Prep for a really long MTB ride….
Make sure you drink lots and stay hydrated. Food wise, eat little and often. Don’t experiment with new food/gels, only really use what your body is used to.
Fit bar ends. Your hands will be in the same position for a good few hours, so these will allow you to change the position.
Obviously depends on conditions but i’d look at running quick rolling thicker tyres. Race King 2.2s are great.
Another obvious one but make sure everything is working, chain wont snap, cables not frayed, brake pads in good condition.
Have fun though, sounds a good ride.Posted 4 years ago
Don’t use thin tyres in the Chilterns if you have a choice, you may be fine, but I flint tyres from time to time locally and the thinnest I use is 2-bliss Specialized. Been through UST maxxis. Flints at high speed do damage.. got a sealant-sprayer this weekend, typically it was about 3/4 through a long ride when tired and 3 miles before the food shop – so I walked in looking like I’d been having too much fun in my sleeping bag )
60psi in the tyres etc
It’s a hard-packed hoof-chun rattle fest at the moment. May change by then but if not it’ll be lumpy in places, much more so than normally. I had 18psi in 2.3s this weekend and was getting a beating in places.Posted 4 years ago
It’s a hard-packed hoof-chun rattle fest at the moment. May change by then but if not it’ll be lumpy in places, much more so than normally. I had 18psi in 2.3s this weekend and was getting a beating in places.
Blimey, maybe the sligthly heavier (26.5lb) ASR-5 with its NN snakeskin tubeless sitting in the shed with propedal on is the better way to go…..Posted 4 years agoeyerideitMember
eyeride it – must catch up soon – epping must be rideable by now!
We went for a walk around Rangers Lane/Chingford on Saturday and the forest was looking quite dry. The group I ride with reported there was a dry line on most of the trails now. Hopefully the weather this week will widen them up a bit.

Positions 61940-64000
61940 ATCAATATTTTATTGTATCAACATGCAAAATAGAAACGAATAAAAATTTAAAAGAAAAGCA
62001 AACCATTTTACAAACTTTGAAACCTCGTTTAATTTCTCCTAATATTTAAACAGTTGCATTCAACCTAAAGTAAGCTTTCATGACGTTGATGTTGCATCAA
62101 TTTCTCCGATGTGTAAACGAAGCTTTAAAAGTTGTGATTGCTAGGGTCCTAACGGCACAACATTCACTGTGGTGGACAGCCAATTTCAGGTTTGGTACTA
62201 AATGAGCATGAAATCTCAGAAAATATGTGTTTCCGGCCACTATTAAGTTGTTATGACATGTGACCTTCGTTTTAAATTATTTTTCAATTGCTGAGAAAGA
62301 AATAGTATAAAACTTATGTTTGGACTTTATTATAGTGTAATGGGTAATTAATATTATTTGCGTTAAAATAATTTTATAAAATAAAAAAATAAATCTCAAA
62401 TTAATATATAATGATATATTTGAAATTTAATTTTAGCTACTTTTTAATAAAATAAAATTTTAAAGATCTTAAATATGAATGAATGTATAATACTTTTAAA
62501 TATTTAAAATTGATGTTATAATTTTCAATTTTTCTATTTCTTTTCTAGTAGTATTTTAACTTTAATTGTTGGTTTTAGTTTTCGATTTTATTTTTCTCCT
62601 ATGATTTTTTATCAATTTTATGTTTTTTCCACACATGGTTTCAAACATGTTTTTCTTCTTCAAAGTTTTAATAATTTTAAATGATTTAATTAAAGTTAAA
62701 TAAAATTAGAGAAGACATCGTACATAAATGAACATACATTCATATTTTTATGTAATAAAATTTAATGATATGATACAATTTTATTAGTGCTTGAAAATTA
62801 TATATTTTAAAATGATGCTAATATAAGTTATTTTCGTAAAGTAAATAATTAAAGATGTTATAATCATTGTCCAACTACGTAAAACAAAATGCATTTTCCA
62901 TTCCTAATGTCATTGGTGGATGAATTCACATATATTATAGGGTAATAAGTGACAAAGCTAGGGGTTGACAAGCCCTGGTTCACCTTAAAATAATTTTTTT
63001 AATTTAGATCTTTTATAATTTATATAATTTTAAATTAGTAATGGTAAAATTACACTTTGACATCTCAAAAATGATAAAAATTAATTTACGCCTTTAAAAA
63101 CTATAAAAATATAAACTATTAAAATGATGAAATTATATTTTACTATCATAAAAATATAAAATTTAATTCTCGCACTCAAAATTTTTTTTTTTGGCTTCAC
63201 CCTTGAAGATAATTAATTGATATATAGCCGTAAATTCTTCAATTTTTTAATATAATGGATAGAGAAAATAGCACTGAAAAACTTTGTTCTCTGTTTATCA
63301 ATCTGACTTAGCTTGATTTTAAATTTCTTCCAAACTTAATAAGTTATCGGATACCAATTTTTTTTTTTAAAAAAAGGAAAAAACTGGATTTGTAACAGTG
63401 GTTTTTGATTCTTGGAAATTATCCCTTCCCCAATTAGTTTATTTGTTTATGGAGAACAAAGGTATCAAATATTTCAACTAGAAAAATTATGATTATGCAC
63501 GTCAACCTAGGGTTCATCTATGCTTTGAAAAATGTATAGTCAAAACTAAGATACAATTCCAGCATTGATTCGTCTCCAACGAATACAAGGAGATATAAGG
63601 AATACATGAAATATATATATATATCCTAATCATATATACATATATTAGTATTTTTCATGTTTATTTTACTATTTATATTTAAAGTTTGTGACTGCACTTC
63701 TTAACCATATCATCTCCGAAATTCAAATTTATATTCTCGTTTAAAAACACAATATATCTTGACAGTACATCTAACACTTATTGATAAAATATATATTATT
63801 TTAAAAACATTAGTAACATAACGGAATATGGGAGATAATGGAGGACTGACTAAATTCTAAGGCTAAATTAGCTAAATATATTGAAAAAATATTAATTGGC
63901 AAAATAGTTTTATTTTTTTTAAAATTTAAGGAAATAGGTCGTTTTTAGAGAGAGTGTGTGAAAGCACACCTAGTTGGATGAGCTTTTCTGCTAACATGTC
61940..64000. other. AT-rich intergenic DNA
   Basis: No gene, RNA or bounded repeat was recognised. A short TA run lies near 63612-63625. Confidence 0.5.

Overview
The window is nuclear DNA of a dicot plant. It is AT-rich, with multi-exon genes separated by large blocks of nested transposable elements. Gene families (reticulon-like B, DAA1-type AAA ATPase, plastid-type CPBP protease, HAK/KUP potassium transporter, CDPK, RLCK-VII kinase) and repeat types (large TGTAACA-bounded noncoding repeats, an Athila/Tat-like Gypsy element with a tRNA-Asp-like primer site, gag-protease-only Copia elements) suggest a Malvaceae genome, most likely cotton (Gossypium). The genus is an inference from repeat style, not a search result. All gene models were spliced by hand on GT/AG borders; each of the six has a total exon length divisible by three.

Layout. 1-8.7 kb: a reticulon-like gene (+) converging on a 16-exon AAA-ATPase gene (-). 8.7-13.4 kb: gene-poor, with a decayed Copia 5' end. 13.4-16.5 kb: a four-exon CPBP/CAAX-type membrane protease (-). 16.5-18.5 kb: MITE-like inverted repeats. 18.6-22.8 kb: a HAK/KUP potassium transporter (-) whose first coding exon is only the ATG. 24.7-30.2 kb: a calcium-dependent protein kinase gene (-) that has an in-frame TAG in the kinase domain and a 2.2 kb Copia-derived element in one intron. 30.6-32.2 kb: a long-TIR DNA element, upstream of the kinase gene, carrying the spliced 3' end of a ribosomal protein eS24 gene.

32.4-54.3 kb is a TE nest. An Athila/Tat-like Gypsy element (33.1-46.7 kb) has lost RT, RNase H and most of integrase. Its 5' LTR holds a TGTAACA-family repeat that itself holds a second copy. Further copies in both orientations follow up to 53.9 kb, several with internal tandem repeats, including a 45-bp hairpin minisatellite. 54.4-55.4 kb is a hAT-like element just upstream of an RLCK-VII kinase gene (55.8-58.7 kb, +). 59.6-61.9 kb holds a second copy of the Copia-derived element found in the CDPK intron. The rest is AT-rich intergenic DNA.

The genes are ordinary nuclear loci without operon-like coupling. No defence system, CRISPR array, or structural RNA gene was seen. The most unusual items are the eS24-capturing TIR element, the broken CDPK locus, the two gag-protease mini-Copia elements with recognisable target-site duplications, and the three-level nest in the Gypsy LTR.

There’s also been unconfirmed reports of dust yes DUST.
I’d love a ride in the forest but the new baby, means the only riding I’m doing at the moment is commuting to work. At least I’m getting 110 miles in a week, better than nothing I suppose.Posted 4 years agopete68Member
done this the last 3 years and its a good day out. As has been said, most of the hills are on the long route extra loop. I would agree that there is quite a way between water stops so you’ll need to carry a reasonable amount. I can’t make it this year as it clashes with the 24 hours of exposure and id entered that before i noticed they are the same week. shame as I’ve really enjoyed the previous ones. I personally think it’s a better event than the HONC.Posted 4 years ago
An flint with your name on will go through any tyre so not worth worrying about it too much. I just find EXO / UST / thicker TLRs etc tend to get smaller, more fixable holes when it happens. That’s only 3-4x a year for relatively high mileage, local area for 90% of my riding so chances are you’ll be fine.
I’ve some zipfit energy wine gums which I’ll tape to the bike
I have images of a bike looking like this ..
Sorry ) just reading through for long ride tips myself.
Edit, I use Ardent EXO/LUSTs when it’s dry, usually a worn-down one on the back. OK on the hardpack and good in the looser / wooded bits. There’s faster options esp if there’s road miles, ie Ikons / Crossmarks etc. Race Kings may be the fastest, riskiest option.Posted 4 years agohighlandmanMember